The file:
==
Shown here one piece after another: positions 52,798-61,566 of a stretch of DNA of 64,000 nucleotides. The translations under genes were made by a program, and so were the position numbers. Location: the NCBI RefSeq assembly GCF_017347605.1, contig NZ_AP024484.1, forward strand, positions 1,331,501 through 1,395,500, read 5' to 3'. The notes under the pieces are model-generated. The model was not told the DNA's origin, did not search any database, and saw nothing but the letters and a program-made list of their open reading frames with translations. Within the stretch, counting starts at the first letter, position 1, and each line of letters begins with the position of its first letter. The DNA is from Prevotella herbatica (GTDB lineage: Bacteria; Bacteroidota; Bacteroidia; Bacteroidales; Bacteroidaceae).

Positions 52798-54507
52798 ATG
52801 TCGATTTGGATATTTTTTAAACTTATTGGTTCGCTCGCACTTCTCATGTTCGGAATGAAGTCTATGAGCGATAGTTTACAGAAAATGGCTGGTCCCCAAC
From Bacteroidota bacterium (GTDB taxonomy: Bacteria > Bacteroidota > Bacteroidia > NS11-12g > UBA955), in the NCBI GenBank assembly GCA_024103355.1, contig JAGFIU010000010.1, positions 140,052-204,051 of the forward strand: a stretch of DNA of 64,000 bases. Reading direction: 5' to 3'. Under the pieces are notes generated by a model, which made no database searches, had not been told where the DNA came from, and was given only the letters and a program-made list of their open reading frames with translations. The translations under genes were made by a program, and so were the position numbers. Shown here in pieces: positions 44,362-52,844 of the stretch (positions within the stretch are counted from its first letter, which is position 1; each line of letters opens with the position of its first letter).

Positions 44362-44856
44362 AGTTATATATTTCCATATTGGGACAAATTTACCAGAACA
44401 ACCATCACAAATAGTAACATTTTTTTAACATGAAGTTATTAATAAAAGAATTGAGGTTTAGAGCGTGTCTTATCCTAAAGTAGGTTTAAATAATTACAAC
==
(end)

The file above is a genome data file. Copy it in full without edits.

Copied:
Shown here one piece after another: positions 52,798-61,566 of a stretch of DNA of 64,000 nucleotides. The translations under genes were made by a program, and so were the position numbers. Location: the NCBI RefSeq assembly GCF_017347605.1, contig NZ_AP024484.1, forward strand, positions 1,331,501 through 1,395,500, read 5' to 3'. The notes under the pieces are model-generated. The model was not told the DNA's origin, did not search any database, and saw nothing but the letters and a program-made list of their open reading frames with translations. Within the stretch, counting starts at the first letter, position 1, and each line of letters begins with the position of its first letter. The DNA is from Prevotella herbatica (GTDB lineage: Bacteria; Bacteroidota; Bacteroidia; Bacteroidales; Bacteroidaceae).

Positions 52798-54507
52798 ATG
52801 TCGATTTGGATATTTTTTAAACTTATTGGTTCGCTCGCACTTCTCATGTTCGGAATGAAGTCTATGAGCGATAGTTTACAGAAAATGGCTGGTCCCCAAC
From Bacteroidota bacterium (GTDB taxonomy: Bacteria > Bacteroidota > Bacteroidia > NS11-12g > UBA955), in the NCBI GenBank assembly GCA_024103355.1, contig JAGFIU010000010.1, positions 140,052-204,051 of the forward strand: a stretch of DNA of 64,000 bases. Reading direction: 5' to 3'. Under the pieces are notes generated by a model, which made no database searches, had not been told where the DNA came from, and was given only the letters and a program-made list of their open reading frames with translations. The translations under genes were made by a program, and so were the position numbers. Shown here in pieces: positions 44,362-52,844 of the stretch (positions within the stretch are counted from its first letter, which is position 1; each line of letters opens with the position of its first letter).

Positions 44362-44856
44362 AGTTATATATTTCCATATTGGGACAAATTTACCAGAACA
44401 ACCATCACAAATAGTAACATTTTTTTAACATGAAGTTATTAATAAAAGAATTGAGGTTTAGAGCGTGTCTTATCCTAAAGTAGGTTTAAATAATTACAAC